Canadian Thanksgiving is in just a couple of days. But if you’re anything like me, you’re still in last minute prep mode. We have planned a beautiful Fall harvest themed tablescape for our Thanksgiving décor, as I shared here. Our main protein has also been purchased and is thawing in the fridge. Check, check. However, the side dishes are still a bit up in the air.
Each year, I have a general idea of what ingredients I’d like to use (cranberries and pumpkins go hand in hand with Thanksgiving, in my opinion). But I like to try to incorporate traditional ingredients into our Thanksgiving meal with a modern twist. It’s nice to switch it up, as it keeps things fun and interesting!
So, if you’re still looking for some Thanksgiving meal inspo, then look no further! Here are 3 easy side dishes you can make this Thanksgiving.
Peach & Burrata Salad
‘Eat your greens’, they say! When it comes to salads, the possibilities are literally endless. They’re like blank canvasses and an excellent medium to showcase what’s in-season and yummy. So, for Thanksgiving, it should be no different.
The inspiration for this peach & burrata salad came from a couple places. On a recent trip to Prince Edward County, we had an arugula & peach salad at the Lakeside Motel, which was absolutely amazing. I would have never thought I’d like peaches in my salad, but this one definitely proved me wrong! The second source of inspiration was Half Baked Harvest’s cranberry, persimmon and burrata salad. It’s such a show-stopping salad with bright, beautiful colours, and I couldn’t resist doing my own spin on it.
When I prepared this, peaches were just at the tail end of their season here in Ontario. If you can’t find fresh peaches, you could use nectarines, clementines, or persimmons, as Half Baked Harvest did in her version. While the exact fruit you use may be open to discussion, the Burrata is non-negotiable. Burrata makes everything better. Topping this salad with dried cranberries and pumpkin seeds makes it totally Thanksgiving meal-worthy, and I hope you try it out.
1 standard size pack of baby arugula (about 140-147g), washed
200g fresh burrata
½ cup dried cranberries
½ cup pumpkin seeds
¼ cup balsamic vinegar
½ cup extra virgin olive oil
2 tbsp. maple syrup or honey
salt & pepper to taste
- To make the dressing: pour balsamic vinegar, olive oil, and maple syrup into a mason jar. Add a pinch of sea salt and a bit of fresh cracked black pepper. Cover with lid and shake to combine.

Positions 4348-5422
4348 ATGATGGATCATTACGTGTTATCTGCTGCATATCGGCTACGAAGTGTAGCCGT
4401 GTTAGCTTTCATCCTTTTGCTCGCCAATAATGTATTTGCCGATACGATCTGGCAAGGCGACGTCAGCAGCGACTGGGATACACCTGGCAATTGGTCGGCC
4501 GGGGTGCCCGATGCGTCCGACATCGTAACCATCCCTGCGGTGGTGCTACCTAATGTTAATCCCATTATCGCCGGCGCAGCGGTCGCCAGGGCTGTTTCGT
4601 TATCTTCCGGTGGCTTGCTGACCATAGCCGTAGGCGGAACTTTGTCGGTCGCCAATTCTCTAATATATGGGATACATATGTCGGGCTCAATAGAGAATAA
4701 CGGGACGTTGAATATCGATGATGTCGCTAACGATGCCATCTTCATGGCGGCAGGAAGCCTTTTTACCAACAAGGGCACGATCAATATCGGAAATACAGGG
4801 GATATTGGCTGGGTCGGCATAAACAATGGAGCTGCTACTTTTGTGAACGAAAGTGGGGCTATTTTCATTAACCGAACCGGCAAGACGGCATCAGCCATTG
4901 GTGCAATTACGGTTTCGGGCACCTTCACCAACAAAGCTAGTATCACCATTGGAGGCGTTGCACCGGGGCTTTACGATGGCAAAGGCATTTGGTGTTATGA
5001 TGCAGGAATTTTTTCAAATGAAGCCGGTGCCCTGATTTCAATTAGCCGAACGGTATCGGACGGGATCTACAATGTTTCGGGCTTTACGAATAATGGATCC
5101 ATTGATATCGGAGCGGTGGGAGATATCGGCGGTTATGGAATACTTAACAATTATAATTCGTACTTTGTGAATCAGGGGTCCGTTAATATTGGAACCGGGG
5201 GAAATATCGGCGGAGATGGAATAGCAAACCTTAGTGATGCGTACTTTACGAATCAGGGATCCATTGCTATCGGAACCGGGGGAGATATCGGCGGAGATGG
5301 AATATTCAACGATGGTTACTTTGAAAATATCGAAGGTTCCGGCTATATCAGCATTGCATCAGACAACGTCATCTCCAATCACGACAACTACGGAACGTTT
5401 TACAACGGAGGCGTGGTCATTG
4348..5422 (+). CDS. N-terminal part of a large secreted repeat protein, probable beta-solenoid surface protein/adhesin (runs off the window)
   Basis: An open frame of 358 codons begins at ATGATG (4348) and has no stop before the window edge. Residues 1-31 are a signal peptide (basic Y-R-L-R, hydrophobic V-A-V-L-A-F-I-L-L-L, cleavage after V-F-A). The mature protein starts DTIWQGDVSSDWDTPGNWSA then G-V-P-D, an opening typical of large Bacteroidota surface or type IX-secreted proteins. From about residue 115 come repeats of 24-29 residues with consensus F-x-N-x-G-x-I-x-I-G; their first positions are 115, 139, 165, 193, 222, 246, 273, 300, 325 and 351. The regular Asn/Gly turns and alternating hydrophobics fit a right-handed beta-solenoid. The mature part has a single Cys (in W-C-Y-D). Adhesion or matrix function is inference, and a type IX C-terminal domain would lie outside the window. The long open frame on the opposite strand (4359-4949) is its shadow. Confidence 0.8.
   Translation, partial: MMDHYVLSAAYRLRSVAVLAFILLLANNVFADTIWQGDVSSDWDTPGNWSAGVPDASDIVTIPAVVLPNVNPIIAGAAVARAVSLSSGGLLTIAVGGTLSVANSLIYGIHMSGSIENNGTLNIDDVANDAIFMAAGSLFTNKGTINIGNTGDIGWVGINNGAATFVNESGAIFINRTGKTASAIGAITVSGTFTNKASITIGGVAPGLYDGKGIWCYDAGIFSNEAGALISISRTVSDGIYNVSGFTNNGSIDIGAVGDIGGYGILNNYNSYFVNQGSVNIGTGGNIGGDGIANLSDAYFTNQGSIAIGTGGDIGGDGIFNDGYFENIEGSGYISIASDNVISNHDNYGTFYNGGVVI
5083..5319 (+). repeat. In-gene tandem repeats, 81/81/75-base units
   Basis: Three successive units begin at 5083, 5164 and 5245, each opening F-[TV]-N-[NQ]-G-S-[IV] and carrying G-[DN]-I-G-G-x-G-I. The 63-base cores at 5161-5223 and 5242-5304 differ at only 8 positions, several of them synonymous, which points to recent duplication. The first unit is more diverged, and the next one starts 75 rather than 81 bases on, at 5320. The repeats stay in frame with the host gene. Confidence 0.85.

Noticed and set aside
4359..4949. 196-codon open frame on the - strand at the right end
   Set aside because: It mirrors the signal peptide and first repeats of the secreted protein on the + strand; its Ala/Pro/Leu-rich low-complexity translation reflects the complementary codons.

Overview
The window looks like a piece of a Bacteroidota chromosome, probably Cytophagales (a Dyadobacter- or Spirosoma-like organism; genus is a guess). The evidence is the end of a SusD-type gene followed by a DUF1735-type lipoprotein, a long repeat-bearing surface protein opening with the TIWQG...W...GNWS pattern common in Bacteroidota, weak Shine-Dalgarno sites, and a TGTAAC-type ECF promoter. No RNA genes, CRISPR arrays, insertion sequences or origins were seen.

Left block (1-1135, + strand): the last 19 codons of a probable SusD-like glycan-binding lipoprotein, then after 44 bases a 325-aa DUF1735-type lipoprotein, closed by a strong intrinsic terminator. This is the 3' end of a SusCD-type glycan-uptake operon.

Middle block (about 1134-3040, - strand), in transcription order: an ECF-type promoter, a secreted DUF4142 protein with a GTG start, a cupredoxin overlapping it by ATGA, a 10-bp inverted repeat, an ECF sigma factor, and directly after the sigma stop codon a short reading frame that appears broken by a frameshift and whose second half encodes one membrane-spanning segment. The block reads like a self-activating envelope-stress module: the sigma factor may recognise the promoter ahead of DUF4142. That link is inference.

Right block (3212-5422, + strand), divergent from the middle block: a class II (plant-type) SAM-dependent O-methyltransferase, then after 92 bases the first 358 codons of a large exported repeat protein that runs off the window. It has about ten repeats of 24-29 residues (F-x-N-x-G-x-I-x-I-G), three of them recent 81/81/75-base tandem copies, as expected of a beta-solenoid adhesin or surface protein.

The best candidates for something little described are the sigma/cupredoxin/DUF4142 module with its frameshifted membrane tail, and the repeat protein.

- To make the salad: cut peaches, leaving some in halves and some quartered. In a salad bowl or on a serving platter, add baby arugula. Tear burrata, place on top of arugula, and drizzle a bit of EVOO on top of burrata. Sprinkle dried cranberries and pumpkin seeds over top of salad. Drizzle dressing over top just before serving, or toss with dressing to combine. Enjoy!
White Bean and Sage Soup
I absolutely looooove a bowl of soup before the main course for Thanksgiving. But at this point, I’m over the typical butternut squash and pumpkin soups. Lately, I’ve really been enjoying white beans (I shared these Peruvian Barranco Beans on my Instagram account a few weeks ago) and thought they’d be perfect for a Thanksgiving soup. White beans are super nutritious, are a great source of protein, and have a velvety texture when puréed. If you’re not a fan of white beans, you could try this red lentil and root vegetable soup, or this zucchini, leek and basil soup.
As I’ve been reducing my meat consumption for the past few months, I wanted to make this soup without meat. So, instead of using pancetta for this recipe, I used Beyond Meat’s Beyond Beef (a plant-based ground). It’s a seamless swap for meat in many recipes and can be crumbled in a food processor to put on top of soups, like I did here. If you want to make this soup fully plant-based, you’d also replace the chicken stock with vegetable stock and the half and half with coconut cream.
While this white bean soup will be a great addition to your Thanksgiving table, it is also hearty enough to eat on its own. I’m sure you’ll enjoy the leftovers (or you could also freeze some for later).
4 oz. Beyond Beef (about ¼ of a 16 oz. pack)
2- 14-oz. cans white/cannellini beans, drained and rinsed
1 medium yellow onion, chopped
2 garlic cloves, minced
4 tbsp. extra virgin olive oil
3 bay leaves
5-6 sage leaves, finely chopped